Offenders will be smoked out, warn health officers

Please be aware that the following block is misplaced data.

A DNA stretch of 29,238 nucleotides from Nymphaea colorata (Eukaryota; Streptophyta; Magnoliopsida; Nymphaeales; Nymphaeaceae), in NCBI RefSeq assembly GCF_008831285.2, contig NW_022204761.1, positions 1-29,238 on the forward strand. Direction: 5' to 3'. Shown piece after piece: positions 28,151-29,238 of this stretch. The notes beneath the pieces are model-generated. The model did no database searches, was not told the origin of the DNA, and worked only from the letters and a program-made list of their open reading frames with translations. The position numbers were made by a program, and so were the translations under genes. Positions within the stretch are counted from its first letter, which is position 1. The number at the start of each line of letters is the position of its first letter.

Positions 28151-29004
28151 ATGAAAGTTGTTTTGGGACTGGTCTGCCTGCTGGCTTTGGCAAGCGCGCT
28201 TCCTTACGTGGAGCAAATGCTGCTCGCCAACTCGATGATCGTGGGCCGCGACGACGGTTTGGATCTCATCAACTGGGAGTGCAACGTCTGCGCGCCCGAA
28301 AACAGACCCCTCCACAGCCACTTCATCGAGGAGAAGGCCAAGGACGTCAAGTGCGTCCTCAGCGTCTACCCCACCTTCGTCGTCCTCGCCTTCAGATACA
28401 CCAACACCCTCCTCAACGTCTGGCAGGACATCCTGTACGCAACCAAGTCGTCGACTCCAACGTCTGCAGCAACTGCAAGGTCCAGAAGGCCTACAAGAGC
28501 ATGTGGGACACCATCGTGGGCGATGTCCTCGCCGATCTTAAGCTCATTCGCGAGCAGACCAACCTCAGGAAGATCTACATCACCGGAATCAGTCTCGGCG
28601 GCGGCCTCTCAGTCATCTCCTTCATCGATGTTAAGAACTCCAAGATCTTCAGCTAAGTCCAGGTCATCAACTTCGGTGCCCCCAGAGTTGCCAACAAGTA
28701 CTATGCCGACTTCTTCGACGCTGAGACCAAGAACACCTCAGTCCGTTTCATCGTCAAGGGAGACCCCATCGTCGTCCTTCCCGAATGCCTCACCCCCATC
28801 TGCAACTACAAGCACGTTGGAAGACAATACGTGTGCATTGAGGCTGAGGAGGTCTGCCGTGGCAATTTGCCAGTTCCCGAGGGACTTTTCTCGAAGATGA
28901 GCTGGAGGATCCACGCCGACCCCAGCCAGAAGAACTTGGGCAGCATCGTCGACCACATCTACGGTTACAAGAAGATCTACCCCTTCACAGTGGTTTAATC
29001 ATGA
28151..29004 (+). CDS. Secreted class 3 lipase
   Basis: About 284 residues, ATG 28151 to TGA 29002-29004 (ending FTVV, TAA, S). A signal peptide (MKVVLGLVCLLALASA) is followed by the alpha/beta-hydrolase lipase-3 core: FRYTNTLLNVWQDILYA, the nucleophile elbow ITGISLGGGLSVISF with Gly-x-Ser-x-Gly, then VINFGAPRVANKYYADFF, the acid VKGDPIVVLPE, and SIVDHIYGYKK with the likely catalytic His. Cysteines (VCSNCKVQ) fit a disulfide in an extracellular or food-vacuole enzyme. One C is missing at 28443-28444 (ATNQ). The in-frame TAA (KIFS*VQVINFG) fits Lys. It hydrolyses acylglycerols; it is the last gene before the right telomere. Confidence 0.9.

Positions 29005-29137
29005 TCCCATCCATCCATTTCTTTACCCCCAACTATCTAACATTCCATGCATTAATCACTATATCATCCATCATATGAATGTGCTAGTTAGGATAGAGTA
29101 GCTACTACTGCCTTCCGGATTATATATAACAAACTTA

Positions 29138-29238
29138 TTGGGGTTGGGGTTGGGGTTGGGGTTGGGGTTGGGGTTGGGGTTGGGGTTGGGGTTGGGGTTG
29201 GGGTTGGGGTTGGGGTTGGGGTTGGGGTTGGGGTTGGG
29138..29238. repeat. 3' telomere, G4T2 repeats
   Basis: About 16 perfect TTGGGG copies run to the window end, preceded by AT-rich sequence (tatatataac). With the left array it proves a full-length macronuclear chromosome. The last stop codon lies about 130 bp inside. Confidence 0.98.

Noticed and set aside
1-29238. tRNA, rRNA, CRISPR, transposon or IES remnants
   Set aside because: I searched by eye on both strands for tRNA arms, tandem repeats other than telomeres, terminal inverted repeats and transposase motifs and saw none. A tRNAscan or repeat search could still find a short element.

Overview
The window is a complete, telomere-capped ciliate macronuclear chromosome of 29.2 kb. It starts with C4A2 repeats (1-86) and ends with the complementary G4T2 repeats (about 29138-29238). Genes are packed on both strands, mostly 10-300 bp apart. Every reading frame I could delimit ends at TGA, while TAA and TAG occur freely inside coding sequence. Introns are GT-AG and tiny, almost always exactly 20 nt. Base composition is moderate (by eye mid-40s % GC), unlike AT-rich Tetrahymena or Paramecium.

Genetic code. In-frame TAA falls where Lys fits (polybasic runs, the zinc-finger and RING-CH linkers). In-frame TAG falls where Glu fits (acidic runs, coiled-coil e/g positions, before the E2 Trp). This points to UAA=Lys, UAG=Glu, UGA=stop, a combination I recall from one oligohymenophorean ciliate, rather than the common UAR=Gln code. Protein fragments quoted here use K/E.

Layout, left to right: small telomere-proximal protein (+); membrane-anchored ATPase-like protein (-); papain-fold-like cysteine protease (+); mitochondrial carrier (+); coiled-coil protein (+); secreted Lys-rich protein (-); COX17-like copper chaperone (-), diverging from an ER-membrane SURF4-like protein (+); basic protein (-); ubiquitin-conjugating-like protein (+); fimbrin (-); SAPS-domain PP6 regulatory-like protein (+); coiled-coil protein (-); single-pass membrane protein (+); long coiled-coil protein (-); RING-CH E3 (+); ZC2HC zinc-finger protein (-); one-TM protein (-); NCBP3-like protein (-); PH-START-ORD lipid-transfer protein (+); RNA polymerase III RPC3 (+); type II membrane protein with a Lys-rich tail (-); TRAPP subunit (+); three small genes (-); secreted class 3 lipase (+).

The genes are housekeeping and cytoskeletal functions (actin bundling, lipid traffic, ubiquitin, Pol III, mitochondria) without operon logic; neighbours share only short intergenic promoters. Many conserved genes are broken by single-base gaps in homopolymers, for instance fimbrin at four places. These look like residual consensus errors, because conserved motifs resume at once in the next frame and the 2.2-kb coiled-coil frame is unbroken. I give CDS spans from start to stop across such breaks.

ENVIRONMENTAL health officers in Mayo are promising a "tough but fair" implementation of the new smoking regulations in the region following their introduction at midnight on Sunday. Mr. Cathal Kearney, Principal Environmental Health Officer (P.E.H.O), has warned that blatant breaches of the law will not be tolerated. "From the outset we will tolerate no stated intention to break the law or any encouragement of customers to break the law", Mr. Kearney stated."We will bring people to court sooner rather than later". Environmental health officers said that any business people who take reasonable steps to comply with the new legislation – which provides for fines of up to 3,000 euro- need not be fearful. "We are not going to try to catch people out", Mr. Kearney explained. "If people do their best to enforce the new legislation they need not worry. We are prepared, however, to take on any businesspeople who blatantly state and practice non-compliance". Mr. Kearney said his team of health officers will be visiting each of the 600 or so licensed premises in Mayo over the coming months. "I believe that with 19 staff working on a rota working day and night and at weekends we will get around to all these premises fairly soon. The objective was to allay concerns and answer questions, Mr. Kearney said "I am hopeful these concerns can be laid to rest. We are looking for people to co-operate with us. Mr. Kearney said the vast majority of people supported the ban and called on this "silent majority" not to remain silent and give vocal encouragement to proprietors and persons in charge of premises who were implementing the new legislation.